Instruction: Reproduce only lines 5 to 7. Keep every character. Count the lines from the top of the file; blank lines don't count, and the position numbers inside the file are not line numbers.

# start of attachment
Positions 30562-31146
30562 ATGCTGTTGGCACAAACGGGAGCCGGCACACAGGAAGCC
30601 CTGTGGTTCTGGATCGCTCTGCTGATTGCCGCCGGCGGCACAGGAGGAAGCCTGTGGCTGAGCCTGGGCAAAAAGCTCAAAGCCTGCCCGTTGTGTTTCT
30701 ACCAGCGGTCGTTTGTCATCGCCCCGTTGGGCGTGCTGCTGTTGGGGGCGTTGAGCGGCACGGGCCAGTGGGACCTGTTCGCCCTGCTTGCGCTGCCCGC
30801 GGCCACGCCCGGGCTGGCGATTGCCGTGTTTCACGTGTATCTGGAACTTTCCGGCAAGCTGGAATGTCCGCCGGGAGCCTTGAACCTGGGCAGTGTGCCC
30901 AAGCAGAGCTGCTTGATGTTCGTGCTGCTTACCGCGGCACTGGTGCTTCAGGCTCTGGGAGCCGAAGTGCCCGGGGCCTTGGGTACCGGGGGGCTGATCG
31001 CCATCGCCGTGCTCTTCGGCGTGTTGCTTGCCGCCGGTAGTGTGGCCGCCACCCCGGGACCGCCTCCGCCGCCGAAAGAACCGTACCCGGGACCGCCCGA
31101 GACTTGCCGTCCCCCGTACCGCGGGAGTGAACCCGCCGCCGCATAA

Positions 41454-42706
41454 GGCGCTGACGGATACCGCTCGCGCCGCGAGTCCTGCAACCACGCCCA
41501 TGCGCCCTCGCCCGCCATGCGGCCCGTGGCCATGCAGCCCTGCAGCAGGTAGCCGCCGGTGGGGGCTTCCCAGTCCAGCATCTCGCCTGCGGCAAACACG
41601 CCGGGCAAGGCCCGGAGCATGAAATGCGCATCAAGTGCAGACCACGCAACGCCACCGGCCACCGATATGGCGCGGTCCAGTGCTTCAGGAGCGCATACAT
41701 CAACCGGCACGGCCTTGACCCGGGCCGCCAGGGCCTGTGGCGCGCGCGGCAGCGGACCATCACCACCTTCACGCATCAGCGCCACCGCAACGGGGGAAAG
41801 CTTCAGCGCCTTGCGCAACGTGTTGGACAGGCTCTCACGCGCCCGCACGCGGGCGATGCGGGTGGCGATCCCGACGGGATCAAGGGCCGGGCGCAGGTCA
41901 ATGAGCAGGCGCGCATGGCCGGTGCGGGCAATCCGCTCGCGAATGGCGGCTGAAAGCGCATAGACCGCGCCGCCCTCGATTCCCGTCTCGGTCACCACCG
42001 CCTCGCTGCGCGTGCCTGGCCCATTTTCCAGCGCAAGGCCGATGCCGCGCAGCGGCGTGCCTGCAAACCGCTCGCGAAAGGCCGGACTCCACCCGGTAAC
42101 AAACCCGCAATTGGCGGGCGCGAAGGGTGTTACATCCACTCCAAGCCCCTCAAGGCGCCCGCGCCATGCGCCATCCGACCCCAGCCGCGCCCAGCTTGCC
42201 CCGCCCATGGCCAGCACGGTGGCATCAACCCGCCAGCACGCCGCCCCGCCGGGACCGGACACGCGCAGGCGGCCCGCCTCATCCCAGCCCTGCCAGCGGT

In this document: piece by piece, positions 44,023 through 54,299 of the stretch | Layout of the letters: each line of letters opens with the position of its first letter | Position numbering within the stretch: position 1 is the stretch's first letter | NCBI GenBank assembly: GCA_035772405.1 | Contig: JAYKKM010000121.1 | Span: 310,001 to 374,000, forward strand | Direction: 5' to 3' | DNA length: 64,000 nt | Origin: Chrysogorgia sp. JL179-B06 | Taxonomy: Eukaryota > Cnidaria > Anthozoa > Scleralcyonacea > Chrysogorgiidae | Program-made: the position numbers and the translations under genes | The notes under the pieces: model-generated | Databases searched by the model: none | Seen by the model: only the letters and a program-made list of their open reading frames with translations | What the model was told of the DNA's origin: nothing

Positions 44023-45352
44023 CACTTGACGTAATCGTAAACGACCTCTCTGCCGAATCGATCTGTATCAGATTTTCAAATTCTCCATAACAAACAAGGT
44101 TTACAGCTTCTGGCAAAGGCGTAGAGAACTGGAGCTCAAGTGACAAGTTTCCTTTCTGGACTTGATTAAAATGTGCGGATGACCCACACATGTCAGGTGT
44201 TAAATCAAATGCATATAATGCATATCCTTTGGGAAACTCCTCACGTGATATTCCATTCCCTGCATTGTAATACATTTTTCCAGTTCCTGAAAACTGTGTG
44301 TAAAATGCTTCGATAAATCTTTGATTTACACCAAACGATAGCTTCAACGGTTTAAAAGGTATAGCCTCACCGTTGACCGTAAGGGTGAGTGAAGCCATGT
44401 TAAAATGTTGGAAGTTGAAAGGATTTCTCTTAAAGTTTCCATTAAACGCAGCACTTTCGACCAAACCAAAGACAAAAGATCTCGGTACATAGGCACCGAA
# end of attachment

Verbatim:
30801 GGCCACGCCCGGGCTGGCGATTGCCGTGTTTCACGTGTATCTGGAACTTTCCGGCAAGCTGGAATGTCCGCCGGGAGCCTTGAACCTGGGCAGTGTGCCC
30901 AAGCAGAGCTGCTTGATGTTCGTGCTGCTTACCGCGGCACTGGTGCTTCAGGCTCTGGGAGCCGAAGTGCCCGGGGCCTTGGGTACCGGGGGGCTGATCG
31001 CCATCGCCGTGCTCTTCGGCGTGTTGCTTGCCGCCGGTAGTGTGGCCGCCACCCCGGGACCGCCTCCGCCGCCGAAAGAACCGTACCCGGGACCGCCCGA